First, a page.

Energizing university collaboration in renewable energy
Arizona Student Energy Conference brings together graduate students and postdoctoral researchers from the state’s three public universities to solve pressing energy issues
Stephen Goodnick, the David and Darleen Ferry Professor of Electrical Engineering in the Ira A. Fulton Schools of Engineering at Arizona State University, and his collaborator Neal Armstrong, the Regents Professor Emeritus of chemistry at the University of Arizona, formed a conference for students from the two universities in 2010 to meet and exchange research findings and ideas related to the renewable energy sector.
“We needed to be working as a state, not individual universities competing against each other,” says Goodnick, a faculty member in the School of Electrical, Computer and Energy Engineering, part of the Fulton Schools.
This collaboration formed the Arizona Student Energy Conference, or AzSEC, which held its 12th annual event in early April in Old Main on ASU’s Tempe campus. The conference also includes Northern Arizona University, which joined AzSEC a few years after it began; hosting duties rotate between the three universities. The universities complement each other’s geographic sustainability specialties, such as NAU’s focus on harnessing northern Arizona’s wind for electricity, while ASU and UA specialize in harnessing the desert’s plentiful sun for solar power.
Originally funded through the Arizona Board of Regents Technology and Research Initiative Fund, the conference is now supported by utility companies in Arizona, including the Salt River Project, or SRP, Arizona Public Service, or APS, and Tucson Electric Power, or TEP, as well as energy industry companies such as Schneider Electric. Representatives from the companies participate in industry panels that give students networking opportunities and insight into the power and energy industries.
The conference also includes a variety of panels and keynote speeches, which feature industry members, government officials and academics. A central theme focused on an energy issue ties together the activities at each conference.
The 2023 AzSEC theme was making the transition to renewable energy equitable and inclusive. Keynote speaker Shalanda H. Baker, director of the U.S. Department of Energy’s Office of Economic Impact and Diversity, focused on this theme in her speech, emphasizing that the transition to renewable energy should not leave out low-income and minority groups.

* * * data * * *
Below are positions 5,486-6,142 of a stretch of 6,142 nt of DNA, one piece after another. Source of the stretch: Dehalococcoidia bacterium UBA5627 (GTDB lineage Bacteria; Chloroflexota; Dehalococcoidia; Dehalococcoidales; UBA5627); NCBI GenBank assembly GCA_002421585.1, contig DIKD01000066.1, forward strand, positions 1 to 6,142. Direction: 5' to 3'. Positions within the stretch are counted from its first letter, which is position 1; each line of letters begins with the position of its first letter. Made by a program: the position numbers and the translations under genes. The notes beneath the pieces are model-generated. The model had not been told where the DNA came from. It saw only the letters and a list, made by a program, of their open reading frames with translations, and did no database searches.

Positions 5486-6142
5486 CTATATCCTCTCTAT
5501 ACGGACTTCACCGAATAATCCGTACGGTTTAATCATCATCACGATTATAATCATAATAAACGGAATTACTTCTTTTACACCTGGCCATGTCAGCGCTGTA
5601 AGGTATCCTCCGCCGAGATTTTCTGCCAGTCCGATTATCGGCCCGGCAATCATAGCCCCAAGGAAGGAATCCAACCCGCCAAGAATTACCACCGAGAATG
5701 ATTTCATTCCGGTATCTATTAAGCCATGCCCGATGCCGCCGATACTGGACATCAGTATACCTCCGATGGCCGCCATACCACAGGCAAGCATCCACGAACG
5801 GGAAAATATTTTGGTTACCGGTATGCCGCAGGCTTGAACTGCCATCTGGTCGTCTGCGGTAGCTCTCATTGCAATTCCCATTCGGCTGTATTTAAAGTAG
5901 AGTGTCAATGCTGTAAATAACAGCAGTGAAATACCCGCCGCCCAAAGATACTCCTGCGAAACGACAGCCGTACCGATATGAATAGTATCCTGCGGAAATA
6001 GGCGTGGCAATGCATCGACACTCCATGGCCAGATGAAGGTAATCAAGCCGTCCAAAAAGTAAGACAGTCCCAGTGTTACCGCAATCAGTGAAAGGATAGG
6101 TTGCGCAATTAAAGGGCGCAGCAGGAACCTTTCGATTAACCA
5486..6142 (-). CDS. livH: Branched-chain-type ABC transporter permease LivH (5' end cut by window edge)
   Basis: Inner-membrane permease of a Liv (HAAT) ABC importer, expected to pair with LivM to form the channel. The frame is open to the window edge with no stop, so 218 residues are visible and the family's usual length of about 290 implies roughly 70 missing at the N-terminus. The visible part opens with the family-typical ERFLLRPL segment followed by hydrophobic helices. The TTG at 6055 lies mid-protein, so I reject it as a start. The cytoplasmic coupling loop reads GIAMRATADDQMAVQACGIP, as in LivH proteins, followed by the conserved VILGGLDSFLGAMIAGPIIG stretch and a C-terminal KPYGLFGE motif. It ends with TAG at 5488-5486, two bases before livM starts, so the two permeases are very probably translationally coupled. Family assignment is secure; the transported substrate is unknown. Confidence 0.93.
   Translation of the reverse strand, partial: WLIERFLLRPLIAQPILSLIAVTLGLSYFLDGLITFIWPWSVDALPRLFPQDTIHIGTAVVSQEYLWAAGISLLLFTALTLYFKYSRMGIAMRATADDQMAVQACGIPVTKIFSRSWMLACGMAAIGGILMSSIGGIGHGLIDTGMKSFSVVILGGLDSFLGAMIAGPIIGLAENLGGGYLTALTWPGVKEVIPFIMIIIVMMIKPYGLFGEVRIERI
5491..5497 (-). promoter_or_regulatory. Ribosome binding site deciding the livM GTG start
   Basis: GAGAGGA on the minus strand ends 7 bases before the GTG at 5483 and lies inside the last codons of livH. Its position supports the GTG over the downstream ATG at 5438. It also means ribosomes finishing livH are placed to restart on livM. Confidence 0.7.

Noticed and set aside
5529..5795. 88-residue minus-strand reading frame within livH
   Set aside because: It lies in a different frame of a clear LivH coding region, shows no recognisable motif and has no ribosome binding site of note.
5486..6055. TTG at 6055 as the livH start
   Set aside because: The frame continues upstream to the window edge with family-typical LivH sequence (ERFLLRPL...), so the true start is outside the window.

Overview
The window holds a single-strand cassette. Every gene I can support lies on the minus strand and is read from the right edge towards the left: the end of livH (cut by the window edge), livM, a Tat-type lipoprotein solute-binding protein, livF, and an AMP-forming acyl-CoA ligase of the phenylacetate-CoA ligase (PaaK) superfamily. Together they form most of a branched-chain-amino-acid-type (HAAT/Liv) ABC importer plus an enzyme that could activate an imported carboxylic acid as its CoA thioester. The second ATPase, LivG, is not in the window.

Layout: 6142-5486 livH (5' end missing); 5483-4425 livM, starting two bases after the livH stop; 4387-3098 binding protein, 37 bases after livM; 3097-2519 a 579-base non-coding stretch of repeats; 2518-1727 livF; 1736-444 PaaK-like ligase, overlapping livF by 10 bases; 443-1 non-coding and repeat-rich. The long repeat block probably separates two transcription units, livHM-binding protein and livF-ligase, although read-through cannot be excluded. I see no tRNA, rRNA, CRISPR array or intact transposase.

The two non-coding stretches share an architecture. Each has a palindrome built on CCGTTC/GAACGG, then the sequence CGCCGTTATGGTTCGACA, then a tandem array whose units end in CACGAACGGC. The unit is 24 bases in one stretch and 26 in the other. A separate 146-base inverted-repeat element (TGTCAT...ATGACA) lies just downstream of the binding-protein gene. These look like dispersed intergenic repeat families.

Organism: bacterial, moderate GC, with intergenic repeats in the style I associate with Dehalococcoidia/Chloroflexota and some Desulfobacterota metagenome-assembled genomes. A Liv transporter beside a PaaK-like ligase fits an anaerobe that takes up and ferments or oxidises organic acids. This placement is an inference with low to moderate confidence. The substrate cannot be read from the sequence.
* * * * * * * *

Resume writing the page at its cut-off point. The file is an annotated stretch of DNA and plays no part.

“It’s really special to be in a room full of students,” Baker said during the conference. “You’re very much the future, and the things that you will get to do to transform our energy system into one that is more just and equitable, I can’t even begin to imagine.”
The conference hosts activities to engage students, industry members and academics such as practicing writing research proposals and hosting poster competitions showing students’ energy discoveries.
Powering up connectivity for energy projects
Goodnick’s mentee Maxx Patterson, a sustainable energy doctoral candidate in ASU’s College of Global Futures’ School of Sustainability, has attended multiple years of AzSEC and sees the event as a unique chance for students from universities across the state to make important connections.
“I referred one individual I spoke with from another university to contacts at APS and SRP,” Patterson says. “When we met, he told me who he hoped to connect with, and I was able to point him in the right direction.”
As part of the AzSEC student organizing committee, Patterson’s involvement includes organizing event logistics and running parts of the conference such as the research pitch showcase.
AzSEC also provided Patterson the opportunity to meet officials from institutions not easily accessible to students otherwise, such as the National Renewable Energy Laboratory, or NREL.
“Now that I’ve met people in prominent organizations like that, I can call on them as a reference,” he says. “That kind of connectivity is valuable for my career.”
Electrifying student and industry connections
Tom Acker, a senior principal engineer in innovation and development at SRP, originally got involved in AzSEC when he was a faculty member at Northern Arizona University specializing in renewable energy.
After retiring from the university, he began working at SRP. Acker’s department at the company is a longtime supporter of the conference, and both he and his department continue their involvement.
This year, Acker gave opening welcome remarks and moderated the industry panel on career paths in power and energy. He says the conference helps industry members identify students for potential internships and jobs.
“The electrical energy system is going through a big transformation to renewables, and we need talent to help us in that transition,” Acker says. “We need everyone to understand what that transition is.”
He says the conference also gives SRP a chance to advance their efforts in corporate social responsibility.
“We believe in the future of our community and of the environment,” Acker says. “We believe in energy justice, and this is a forum where we can see what’s going on at the universities, and we can build those relationships that help us get to those goals.”
To learn more about the AzSEC conference, visit the website or contact event coordinator Ruby Sayed at firstname.lastname@example.org.